I went to Camp Bestival for the first time last weekend. My wife and kids were with me (a nine year old and a three year old). We had an awesome weekend and really enjoyed ourselves. However, we barely touched the edges of what was possible. So here are my top Camp Bestival lessons and ideas for next year.

Camp Bestival is Huge

A really obvious Camp Bestival lesson is that it is huge.  I mean physically as well as the acts. Our camping space was about half a mile from where we had to park the car, and it was a ten minute walk (admittedly at toddler speed) from the closest part of the festival. There were literally thousands and thousands of tents, each with several people in them. The Green 2 car park had well over a thousand cars in it, and it was just one of several.

  • So wherever you end up expect to walk about a lot. Bring comfortable shoes (I spent most of the weekend in my crocs).
  • Minimise what you bring with you. Everything needs to be carried into the camping area and back again.
  • Don’t plan on going back to your tent to eat (but do bring lunch)
  • Expect to carry toddlers and pre-schoolers


Like many other people we hired a trolley for the weekend. This seems like a very sensible idea given the size and scale of Camp Bestival. However it didn’t stand up in practice. Some good points about the trolleys

  • you can move more stuff in a single lift with a trolley
  • kids like to travel in them
  • the sides fold down and you can sit on them
  • they are handy for carrying all your food, drink & spare clothes for the day

However there are some downsides

  • even empty the trolleys are heavy, especially over grass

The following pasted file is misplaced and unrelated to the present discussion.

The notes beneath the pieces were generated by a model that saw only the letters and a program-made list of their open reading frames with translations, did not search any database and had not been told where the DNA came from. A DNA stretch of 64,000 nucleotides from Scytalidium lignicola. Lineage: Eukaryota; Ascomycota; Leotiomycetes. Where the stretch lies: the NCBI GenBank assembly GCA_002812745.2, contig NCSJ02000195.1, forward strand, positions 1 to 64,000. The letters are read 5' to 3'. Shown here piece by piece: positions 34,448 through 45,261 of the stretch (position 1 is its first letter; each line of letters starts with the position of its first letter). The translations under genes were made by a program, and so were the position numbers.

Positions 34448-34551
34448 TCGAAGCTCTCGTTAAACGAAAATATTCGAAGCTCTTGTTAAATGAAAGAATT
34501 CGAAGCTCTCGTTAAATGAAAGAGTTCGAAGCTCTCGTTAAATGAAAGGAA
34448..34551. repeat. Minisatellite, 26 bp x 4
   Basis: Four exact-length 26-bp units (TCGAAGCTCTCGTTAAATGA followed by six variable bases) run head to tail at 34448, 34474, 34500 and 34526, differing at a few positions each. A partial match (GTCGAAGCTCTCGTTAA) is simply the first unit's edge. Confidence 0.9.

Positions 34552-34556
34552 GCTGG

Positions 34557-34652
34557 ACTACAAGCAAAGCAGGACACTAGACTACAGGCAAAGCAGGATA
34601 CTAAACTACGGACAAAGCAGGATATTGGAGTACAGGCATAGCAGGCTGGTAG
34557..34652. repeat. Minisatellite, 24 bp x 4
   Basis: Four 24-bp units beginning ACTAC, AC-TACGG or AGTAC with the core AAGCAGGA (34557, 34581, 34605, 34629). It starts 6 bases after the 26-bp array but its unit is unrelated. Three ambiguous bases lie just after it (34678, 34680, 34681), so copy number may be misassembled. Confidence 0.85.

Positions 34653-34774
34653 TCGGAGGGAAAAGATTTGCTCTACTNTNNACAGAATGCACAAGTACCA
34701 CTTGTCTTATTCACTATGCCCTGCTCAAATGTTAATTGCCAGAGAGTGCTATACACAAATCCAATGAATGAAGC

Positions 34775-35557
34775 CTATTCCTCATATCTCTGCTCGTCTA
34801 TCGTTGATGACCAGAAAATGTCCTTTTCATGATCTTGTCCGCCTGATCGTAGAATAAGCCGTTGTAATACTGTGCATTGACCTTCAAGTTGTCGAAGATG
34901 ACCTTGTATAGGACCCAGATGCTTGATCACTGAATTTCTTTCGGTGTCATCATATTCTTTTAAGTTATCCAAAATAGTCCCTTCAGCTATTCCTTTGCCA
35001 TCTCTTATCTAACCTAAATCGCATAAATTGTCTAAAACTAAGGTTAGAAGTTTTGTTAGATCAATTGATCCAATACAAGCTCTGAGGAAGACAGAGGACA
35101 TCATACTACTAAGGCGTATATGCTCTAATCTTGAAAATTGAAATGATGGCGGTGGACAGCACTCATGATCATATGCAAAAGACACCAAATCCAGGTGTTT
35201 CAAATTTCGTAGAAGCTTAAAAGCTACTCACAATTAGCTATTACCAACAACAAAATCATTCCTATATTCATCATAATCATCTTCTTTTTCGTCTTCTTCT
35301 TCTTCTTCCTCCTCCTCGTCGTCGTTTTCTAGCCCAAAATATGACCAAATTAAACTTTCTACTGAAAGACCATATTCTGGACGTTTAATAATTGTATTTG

• they are hard to manoeuvre and slow you down, especially through crowds
  • they are literally a pain to pull, the ergonomics are rubbish
  • inevitably you have to park it somewhere so that you can get close to the action
  • the capacity encourages you to bring stuff you don’t need
  • they are anti-social, getting in other people’s way and blocking access routes (the Camp Bestival organisers have banned them from the main stage area after 6pm)

Overall I wouldn’t recommend taking or hiring a trolley. If you have a small child that cannot walk all day then take a decent buggy that can handle some rough going. It will probably be lighter, more convenient and easier to manoeuvre. Also, if you have a kid, then chances are that you already have said buggy and use it elsewhere.

Plan in Advance

Another of my Camp Bestival lessons is a life lesson. Things work better when you plan properly. To be fair we did try to do this, I read most of the website in advance and tried to find out how to book some of the smaller events. However I still hadn’t worked out exactly what I wanted to do before I got there. Also I must have missed some of the key info too. Here are some ideas

  • make sure your whole party has Thursday & Friday off work so that you can arrive when the campsite opens. Then you will get a good parking spot and a good camping space (although we solved the latter by opting for Camping Plus).
  • Read the website beforehand and make a short-list of the things you want to do.
  • Join the Facebook groups and the forums to make sure you know about all the opportunities to sign up in advance (and then seize those opportunities).
  • Buy a programme as soon as possible and work out your itinerary from the shortlist you had already created.
  • Keep checking the website for programme changes (we missed Ella Henderson because of a programme change, and almost missed Marcus Brigstock too).
  • Get in early every day and sign up for everything you can on Friday morning (if you haven’t managed to do it before you arrive). Be aware that there are no shows to the sign-up events, so being early means they might fit you in.

Camping is Civilised

I found the camping at Camp Bestival to be very civilised, but I had a Camping Plus ticket. This meant that I had a pre-booked space marked out for me and didn’t have to fight for enough space to put up my tent. It also gave a sense of being known by my neighbours as my name was on a piece of laminated card pegged into the ground.